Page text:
Course Description: This course covers both micro- and macroeconomics. The microeconomic subjects studied include the workings of the market mechanisms—how supply and demand determine the quantities and prices of goods and factors of production and international trade, and how quantities and prices are affected by government intervention. The macroeconomic subjects include the determinants of economic growth, financial institutions, short-run fluctuations in output and employment, inflation, macroeconomics of the open economy, and the role of government policy.
Institution: Harvard University (Summer School)
Position: Teaching Assistant

The U.S. Labor Market
Semester: Spring
Year: 2008
Course Description: Presents the tools employed in research on the operation of the labor market and then uses them to discuss issues such as the determinants of earnings differentials, the impact of various firm characteristics on labor-market outcomes, discrimination, and unemployment.
Institution: Harvard University
Position: Teaching Assistant

The Indebted Society
Semester: Fall
Year: 2007
Course Description: In recent years, the U.S. economy has entered an unprecedented era of dependence on debt by governments, corporations and households. A massive debt overhang permeates our economy, casting a shadow over government, corporate and household finance and shaping decision-making processes for all of these actors. This course examines both causes and effects of this penchant for debt, utilizing a multidisciplinary approach drawing from labor economics, public/corporate finance, law, public policy, and even sociology and psychology.
Institution: Harvard University
Position: Teaching Assistant

Principles of Economics
Semester: Summer
Year: 2007
Course Description: This course covers both micro- and macroeconomics. The microeconomic subjects studied include the workings of the market mechanisms—how supply and demand determine the quantities and prices of goods and factors of production and international trade, and how quantities and prices are affected by government intervention. The macroeconomic subjects include the determinants of economic growth, financial institutions, short-run fluctuations in output and employment, inflation, macroeconomics of the open economy, and the role of government policy.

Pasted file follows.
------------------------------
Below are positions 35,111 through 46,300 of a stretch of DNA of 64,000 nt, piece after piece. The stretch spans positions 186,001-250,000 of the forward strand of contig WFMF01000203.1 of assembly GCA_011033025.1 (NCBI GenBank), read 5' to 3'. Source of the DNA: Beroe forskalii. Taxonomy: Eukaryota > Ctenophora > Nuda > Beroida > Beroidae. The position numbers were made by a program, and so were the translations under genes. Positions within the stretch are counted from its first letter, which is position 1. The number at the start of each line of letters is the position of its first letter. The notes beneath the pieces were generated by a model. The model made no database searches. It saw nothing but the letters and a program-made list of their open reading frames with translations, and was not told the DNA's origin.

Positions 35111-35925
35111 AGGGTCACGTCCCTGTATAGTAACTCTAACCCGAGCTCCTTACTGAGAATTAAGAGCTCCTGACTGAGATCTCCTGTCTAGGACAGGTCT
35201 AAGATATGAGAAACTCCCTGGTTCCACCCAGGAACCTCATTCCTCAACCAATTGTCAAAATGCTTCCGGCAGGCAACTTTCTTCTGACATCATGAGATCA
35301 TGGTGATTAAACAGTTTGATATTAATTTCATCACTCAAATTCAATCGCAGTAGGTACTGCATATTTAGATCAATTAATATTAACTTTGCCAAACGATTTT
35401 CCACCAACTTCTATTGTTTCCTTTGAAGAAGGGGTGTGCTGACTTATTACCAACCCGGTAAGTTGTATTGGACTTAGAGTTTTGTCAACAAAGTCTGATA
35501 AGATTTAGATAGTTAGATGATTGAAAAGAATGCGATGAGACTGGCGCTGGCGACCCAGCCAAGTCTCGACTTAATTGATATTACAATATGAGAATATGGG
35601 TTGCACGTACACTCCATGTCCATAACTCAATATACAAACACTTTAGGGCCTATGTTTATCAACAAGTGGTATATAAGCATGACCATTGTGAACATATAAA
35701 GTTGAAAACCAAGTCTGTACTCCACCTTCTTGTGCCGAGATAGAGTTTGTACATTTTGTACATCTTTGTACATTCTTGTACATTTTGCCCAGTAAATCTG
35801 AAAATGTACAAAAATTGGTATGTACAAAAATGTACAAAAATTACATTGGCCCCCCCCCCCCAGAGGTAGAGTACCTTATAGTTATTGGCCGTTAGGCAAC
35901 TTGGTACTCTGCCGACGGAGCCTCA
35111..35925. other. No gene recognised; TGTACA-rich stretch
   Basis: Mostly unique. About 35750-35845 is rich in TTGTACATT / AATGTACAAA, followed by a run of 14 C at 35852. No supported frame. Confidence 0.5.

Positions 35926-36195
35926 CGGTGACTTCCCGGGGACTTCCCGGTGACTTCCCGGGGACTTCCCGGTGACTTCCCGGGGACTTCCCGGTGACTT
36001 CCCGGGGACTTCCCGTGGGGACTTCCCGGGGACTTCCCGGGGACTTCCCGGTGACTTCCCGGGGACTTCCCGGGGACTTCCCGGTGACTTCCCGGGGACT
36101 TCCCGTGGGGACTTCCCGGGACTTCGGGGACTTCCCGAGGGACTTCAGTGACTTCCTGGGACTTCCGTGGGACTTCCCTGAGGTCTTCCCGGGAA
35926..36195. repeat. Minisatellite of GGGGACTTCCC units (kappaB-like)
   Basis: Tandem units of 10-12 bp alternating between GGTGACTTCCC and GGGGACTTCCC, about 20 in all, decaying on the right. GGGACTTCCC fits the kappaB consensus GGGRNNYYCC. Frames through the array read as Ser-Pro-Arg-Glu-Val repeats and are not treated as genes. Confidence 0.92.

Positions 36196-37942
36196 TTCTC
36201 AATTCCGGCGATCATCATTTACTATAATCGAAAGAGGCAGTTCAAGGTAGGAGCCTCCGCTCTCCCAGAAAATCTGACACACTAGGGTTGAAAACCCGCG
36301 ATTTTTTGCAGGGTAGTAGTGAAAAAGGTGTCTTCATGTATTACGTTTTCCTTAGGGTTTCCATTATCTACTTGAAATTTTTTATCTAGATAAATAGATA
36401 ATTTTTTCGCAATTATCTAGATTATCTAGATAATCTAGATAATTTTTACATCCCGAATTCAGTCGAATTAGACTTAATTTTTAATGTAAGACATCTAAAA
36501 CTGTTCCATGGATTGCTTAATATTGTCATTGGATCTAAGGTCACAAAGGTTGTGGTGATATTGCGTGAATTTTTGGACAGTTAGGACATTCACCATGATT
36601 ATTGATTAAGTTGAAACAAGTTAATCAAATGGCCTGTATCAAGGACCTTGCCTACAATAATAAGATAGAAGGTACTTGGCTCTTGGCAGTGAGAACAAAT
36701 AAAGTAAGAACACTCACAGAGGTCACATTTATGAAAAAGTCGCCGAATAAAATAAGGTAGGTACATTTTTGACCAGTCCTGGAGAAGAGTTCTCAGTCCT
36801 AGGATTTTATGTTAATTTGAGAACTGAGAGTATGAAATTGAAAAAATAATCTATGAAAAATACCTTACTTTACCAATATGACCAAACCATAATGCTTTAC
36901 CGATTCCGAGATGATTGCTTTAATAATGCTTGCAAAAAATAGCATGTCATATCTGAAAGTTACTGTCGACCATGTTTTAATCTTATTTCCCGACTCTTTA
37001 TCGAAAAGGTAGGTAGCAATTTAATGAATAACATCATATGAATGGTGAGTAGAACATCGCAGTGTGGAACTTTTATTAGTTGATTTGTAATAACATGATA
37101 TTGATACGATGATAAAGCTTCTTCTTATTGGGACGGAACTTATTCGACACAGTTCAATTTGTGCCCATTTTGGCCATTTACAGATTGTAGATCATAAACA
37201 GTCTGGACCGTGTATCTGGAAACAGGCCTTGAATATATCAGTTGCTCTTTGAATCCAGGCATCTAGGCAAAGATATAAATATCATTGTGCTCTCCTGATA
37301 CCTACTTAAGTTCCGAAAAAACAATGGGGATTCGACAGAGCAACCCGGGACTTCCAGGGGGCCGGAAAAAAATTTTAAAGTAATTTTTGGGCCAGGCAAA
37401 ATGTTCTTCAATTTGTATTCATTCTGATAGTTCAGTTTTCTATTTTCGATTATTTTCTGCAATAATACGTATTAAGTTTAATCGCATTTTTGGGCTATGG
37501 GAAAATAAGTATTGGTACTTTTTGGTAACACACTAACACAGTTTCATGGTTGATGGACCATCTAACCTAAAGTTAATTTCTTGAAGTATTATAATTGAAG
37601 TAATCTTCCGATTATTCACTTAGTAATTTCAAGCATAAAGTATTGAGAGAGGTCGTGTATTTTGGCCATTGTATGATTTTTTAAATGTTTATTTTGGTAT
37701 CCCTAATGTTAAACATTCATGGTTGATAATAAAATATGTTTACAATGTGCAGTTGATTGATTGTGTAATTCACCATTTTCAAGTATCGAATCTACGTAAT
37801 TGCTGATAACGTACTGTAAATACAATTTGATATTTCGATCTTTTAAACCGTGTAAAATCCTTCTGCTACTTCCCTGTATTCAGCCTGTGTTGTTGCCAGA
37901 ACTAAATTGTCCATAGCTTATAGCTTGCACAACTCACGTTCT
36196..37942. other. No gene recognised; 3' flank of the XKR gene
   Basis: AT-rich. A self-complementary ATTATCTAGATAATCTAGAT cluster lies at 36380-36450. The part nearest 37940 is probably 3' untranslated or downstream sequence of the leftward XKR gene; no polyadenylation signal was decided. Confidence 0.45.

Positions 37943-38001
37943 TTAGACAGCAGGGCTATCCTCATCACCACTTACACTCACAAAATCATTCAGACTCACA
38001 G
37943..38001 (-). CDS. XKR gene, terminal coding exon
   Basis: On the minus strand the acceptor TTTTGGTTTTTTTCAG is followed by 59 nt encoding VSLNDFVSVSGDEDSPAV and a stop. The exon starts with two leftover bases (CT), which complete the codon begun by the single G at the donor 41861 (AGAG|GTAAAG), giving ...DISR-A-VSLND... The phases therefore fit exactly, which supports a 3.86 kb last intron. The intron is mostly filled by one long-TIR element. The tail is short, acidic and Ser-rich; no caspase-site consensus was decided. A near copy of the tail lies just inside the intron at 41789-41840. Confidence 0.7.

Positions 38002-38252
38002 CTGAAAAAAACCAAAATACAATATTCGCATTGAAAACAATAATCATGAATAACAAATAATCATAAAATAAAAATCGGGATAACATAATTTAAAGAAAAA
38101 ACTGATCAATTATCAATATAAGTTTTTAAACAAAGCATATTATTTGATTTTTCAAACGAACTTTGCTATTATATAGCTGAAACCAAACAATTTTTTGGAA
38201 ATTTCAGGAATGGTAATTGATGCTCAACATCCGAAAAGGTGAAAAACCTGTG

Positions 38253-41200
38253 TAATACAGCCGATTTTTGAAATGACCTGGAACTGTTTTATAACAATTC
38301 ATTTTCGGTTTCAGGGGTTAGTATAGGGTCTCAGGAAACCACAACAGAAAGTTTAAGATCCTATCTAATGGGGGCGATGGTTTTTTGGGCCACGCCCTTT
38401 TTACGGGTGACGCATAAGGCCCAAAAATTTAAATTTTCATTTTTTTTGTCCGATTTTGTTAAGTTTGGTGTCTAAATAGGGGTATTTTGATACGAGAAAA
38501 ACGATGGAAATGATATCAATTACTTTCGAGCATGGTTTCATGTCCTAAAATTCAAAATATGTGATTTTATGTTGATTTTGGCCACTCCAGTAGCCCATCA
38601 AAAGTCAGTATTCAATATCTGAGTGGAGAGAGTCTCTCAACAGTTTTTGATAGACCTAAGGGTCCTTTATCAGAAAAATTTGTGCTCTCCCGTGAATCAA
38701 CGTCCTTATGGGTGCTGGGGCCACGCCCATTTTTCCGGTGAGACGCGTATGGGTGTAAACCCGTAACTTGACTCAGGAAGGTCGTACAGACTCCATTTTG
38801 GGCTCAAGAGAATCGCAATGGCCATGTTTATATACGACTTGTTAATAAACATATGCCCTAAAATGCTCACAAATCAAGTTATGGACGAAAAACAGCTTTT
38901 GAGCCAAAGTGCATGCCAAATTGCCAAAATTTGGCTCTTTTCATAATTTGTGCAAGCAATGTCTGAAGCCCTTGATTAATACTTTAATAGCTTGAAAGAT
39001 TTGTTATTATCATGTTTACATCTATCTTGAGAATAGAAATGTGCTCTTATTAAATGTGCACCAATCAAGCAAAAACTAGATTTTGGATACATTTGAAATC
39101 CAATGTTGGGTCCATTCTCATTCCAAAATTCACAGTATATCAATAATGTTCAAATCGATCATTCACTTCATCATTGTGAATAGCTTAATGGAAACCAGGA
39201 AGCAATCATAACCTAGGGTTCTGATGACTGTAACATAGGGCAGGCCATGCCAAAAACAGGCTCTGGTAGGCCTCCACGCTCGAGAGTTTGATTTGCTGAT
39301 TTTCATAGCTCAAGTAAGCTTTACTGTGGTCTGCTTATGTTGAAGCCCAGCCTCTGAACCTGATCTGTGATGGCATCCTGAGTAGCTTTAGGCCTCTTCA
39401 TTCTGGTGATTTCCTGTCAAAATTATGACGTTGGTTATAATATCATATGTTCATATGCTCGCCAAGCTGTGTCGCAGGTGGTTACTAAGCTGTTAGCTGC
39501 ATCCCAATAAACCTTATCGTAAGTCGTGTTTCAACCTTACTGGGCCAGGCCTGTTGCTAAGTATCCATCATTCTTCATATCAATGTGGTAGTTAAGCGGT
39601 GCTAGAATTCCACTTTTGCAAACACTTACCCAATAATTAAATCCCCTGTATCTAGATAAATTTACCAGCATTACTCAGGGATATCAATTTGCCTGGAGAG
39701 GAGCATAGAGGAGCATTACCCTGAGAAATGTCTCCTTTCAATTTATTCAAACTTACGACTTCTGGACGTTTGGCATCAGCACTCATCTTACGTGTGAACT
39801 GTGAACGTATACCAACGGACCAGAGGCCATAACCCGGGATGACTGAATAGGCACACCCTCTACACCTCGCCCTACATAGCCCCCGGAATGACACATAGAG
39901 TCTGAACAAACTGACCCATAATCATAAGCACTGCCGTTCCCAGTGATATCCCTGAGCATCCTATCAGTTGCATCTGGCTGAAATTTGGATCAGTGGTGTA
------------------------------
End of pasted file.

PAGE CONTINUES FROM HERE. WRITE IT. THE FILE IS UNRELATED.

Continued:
Institution: Harvard University (Summer School)
Position: Teaching Assistant

The U.S. Labor Market
Semester: Spring
Year: 2007
Course Description: Presents the tools employed in research on the operation of the labor market and then uses them to discuss issues such as the determinants of earnings differentials, the impact of various firm characteristics on labor-market outcomes, discrimination, and unemployment.
Institution: Harvard University
Position: Teaching Assistant

The Indebted Society
Semester: Fall
Year: 2006
Course Description: In recent years, the U.S. economy has entered an unprecedented era of dependence on debt by governments, corporations and households. A massive debt overhang permeates our economy, casting a shadow over government, corporate and household finance and shaping decision-making processes for all of these actors. This course examines both causes and effects of this penchant for debt, utilizing a multidisciplinary approach drawing from labor economics, public/corporate finance, law, public policy, and even sociology and psychology.
Institution: Harvard University
Position: Teaching Assistant

Principles of Economics
Semester: Summer
Year: 2006
Course Description: This course covers both micro- and macroeconomics. The microeconomic subjects studied include the workings of the market mechanisms—how supply and demand determine the quantities and prices of goods and factors of production and international trade, and how quantities and prices are affected by government intervention. The macroeconomic subjects include the determinants of economic growth, financial institutions, short-run fluctuations in output and employment, inflation, macroeconomics of the open economy, and the role of government policy.
Institution: Harvard University (Summer School)
Position: Teaching Assistant